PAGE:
1. Introducing the probe to cells
2. Monitoring ratiometric FRET
3. Verifying and optimizing conditions
4. Analysing FRET
5. Representative Results
Plk1 activity is first visible in the nucleus in G2 phase and peaks during mitosis. Figure 3 shows an experiment using minimal phototoxicity settings as described in section 2. Please note that this is a representative initial result and that exposure conditions or time between images can be modified to increase signal to noise ratio or temporal resolution. Figure 3D shows that a majority of the cells expressing the probe proliferate with a cell cycle time of between 20 and 25 hours, indicating that the imaging conditions and expression levels of the probe do not affect cell cycle timings. Although there is considerable noise, the trend of Plk1 activity increasing in G2 and peaking in mitosis14 is clearly visible (fig 3A). Processing the raw data, here by mean filtering presented as a kymograph (fig 3B), or quantification of the average inverted ratio (fig 3C) can enhance clarity.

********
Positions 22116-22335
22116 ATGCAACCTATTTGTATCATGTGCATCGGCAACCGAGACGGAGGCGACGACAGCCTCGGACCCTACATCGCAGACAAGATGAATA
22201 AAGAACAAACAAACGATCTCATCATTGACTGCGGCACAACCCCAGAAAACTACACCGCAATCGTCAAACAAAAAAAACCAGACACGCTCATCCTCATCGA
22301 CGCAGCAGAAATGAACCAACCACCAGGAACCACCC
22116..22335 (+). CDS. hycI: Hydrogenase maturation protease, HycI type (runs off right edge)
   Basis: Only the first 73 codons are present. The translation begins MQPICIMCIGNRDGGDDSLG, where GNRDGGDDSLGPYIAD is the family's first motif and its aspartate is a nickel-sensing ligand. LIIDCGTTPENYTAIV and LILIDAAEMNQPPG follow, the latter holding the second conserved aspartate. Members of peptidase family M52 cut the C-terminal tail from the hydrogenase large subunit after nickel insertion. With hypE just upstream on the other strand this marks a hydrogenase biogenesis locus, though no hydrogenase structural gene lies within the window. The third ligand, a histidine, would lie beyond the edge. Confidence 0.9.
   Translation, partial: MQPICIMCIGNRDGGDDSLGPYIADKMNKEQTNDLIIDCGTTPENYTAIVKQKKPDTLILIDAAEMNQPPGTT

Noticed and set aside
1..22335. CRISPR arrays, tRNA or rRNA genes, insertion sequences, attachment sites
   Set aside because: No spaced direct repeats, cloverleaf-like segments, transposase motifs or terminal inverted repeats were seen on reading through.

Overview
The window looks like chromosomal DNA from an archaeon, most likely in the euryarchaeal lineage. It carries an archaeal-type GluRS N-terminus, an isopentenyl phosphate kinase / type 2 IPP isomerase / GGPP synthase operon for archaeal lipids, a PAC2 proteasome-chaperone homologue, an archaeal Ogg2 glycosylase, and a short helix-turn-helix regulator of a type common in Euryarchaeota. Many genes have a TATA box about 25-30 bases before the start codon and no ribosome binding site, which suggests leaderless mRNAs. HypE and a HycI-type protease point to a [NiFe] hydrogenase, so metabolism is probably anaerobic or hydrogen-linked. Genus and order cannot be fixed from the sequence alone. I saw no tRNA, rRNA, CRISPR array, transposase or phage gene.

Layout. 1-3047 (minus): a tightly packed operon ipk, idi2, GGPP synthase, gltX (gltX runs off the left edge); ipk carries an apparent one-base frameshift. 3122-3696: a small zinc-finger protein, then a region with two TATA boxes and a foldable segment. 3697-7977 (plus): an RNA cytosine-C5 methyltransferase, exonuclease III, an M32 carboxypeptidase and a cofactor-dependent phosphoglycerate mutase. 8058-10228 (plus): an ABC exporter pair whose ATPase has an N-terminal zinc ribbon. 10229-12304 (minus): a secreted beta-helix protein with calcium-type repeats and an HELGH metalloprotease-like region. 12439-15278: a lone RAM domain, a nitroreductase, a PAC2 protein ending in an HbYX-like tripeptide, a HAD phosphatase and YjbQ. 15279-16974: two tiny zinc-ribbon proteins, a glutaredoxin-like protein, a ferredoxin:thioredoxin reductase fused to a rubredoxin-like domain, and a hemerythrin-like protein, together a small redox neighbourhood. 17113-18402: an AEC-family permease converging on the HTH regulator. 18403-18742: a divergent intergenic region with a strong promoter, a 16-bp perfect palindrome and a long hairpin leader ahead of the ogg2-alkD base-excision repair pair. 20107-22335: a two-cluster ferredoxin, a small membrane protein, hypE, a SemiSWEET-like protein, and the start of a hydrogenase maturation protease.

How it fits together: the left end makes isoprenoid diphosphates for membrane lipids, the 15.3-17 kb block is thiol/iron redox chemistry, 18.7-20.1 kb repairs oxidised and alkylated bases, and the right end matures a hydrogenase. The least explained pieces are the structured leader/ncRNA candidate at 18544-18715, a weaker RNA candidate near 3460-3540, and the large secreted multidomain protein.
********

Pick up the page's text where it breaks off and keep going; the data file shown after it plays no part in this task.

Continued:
Figure 1. Principle of a FRET-based probe to monitor kinase and phosphatase activities. Two fluorophores, typically CFP (blue) and YFP (green), are connected by a phospho-binding domain (orange) and a phosphorylatable sequence (yellow). Phosphorylation (red) mediates binding to the phospho-binding domain, thereby inducing a conformational change in the probe. The conformational change results in a difference in the distance or orientation between the two fluorophores, which affects the FRET efficiency between CFP and YFP. FRET can be visualized by exciting CFP and monitoring YFP emission (dotted lines).
Figure 2. Schematic outline of the experimental procedure.